Across the U.S., Native Americans living on tribal lands suffer from an extreme lack of housing. Thousands are left homeless or living in substandard, crowded accommodations. Pine Ridge Indian Reservation, located in the most impoverished county in the United States, is particularly vulnerable, with an estimated average household size of 17 people per home and 60% of homes categorized as substandard (American Indian Humanitarian Foundation).
At TWP, we recognize that solving the housing crisis on Native American Reservations will require dedication and support from many, but we believe that it is the first step to improving people’s lives. As with all of our projects, we are approaching this challenge with solutions that create healthier conditions for people while protecting the natural resources upon which they depend, and doing so in culturally appropriate ways.
Currently, our focus is on Compressed Earth Block (CEB) construction. CEBs are made from locally sourced clays, are easy and safe to create, and are naturally great insulators which make them highly energy efficient. With this technology, we can build affordable, green homes, but just as importantly – we can provide CEB training to tribal members. Green job skills can combat both the housing shortage and the extremely high rates of unemployment on reservations, allowing tribal members the ability to gain back control of many aspects of their lives. In conjunction with our renewable energy technologies, such as our solar air heaters, our CEB homes offer an affordable, and energy independent model to the housing crisis on reservations.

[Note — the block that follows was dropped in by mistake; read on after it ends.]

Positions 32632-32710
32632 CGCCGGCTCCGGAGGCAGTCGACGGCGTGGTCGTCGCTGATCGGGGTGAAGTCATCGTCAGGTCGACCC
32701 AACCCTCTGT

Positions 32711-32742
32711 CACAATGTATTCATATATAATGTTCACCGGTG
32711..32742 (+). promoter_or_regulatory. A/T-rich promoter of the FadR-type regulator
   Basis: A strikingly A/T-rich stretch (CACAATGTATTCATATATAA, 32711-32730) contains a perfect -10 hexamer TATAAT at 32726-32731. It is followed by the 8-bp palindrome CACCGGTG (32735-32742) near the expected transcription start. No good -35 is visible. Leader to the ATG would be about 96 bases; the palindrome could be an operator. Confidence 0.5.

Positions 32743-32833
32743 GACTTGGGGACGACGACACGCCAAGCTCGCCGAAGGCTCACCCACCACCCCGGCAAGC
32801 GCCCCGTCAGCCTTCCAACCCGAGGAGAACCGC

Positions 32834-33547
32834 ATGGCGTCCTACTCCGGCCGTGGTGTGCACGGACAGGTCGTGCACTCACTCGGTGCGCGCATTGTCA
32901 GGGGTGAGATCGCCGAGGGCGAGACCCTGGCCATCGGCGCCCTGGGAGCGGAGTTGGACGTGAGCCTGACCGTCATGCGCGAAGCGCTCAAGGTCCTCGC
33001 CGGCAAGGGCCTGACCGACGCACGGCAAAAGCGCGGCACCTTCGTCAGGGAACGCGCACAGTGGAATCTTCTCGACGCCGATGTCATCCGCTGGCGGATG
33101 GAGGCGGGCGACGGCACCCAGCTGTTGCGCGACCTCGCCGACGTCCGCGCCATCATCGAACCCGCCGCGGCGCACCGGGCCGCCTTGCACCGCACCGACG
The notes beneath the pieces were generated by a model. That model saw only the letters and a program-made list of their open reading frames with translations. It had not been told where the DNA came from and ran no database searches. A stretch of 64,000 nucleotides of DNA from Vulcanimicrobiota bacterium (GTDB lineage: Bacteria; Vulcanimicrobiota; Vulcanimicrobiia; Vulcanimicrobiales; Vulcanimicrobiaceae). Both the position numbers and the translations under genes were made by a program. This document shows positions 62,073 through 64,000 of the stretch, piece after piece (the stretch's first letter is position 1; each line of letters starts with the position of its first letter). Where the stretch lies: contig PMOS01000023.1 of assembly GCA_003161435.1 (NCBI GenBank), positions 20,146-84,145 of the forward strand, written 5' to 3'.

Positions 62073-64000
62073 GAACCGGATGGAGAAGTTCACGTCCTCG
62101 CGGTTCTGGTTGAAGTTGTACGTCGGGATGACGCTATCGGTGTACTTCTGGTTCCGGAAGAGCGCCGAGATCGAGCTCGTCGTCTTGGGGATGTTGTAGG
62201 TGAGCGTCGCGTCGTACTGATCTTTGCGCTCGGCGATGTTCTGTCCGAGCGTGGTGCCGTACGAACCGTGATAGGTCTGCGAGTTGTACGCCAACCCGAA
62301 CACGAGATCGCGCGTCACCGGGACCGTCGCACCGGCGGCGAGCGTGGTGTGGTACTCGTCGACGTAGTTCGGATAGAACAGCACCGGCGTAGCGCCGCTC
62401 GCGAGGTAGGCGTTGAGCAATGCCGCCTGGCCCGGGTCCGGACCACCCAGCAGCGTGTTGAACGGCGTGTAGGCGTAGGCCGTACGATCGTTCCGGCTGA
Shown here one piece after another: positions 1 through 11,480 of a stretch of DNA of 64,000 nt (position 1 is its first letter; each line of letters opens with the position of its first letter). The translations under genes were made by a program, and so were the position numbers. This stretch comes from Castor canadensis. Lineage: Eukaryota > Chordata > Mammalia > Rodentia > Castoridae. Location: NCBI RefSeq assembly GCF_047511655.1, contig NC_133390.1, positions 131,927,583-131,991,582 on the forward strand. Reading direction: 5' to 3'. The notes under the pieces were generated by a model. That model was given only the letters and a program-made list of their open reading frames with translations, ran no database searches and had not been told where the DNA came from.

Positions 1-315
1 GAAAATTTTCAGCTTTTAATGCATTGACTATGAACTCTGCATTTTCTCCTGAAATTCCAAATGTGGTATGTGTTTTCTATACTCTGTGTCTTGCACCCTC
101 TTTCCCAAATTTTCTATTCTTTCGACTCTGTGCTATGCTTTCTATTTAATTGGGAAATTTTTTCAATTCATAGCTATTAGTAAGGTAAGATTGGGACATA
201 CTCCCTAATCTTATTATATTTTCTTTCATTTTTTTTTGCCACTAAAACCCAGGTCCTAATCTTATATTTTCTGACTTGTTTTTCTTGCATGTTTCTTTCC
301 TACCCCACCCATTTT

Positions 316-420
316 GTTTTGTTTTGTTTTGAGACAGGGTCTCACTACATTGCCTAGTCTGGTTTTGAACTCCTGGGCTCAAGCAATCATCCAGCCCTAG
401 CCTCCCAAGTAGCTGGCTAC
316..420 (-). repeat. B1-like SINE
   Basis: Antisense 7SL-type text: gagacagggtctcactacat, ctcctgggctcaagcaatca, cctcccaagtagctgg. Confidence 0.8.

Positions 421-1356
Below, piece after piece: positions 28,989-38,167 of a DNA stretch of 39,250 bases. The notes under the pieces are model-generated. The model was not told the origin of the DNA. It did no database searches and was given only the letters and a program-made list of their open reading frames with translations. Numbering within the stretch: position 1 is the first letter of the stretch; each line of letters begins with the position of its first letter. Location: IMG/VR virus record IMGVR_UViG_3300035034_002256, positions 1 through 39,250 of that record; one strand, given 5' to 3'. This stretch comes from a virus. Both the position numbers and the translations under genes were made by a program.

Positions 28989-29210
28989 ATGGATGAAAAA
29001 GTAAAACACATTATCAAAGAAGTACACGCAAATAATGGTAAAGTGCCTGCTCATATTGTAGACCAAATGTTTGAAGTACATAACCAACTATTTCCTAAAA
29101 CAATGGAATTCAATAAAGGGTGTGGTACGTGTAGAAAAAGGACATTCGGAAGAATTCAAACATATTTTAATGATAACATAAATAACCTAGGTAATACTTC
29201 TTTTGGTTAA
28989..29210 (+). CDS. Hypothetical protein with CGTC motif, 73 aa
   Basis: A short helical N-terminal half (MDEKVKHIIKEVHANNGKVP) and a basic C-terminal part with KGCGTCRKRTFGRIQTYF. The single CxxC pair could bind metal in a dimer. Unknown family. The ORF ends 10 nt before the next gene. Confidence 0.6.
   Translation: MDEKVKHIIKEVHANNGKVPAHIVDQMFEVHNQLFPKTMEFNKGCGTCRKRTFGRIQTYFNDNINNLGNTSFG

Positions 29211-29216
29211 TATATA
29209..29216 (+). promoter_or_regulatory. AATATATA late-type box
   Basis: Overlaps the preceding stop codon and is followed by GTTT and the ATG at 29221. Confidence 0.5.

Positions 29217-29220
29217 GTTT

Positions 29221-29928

Our most recent building project of a CEB home for a Lakota family on Pine Ridge reservation has been one of the most exciting achievements. Past projects include two Quonset buildings, one CEB office, and two straw-bale demonstration homes.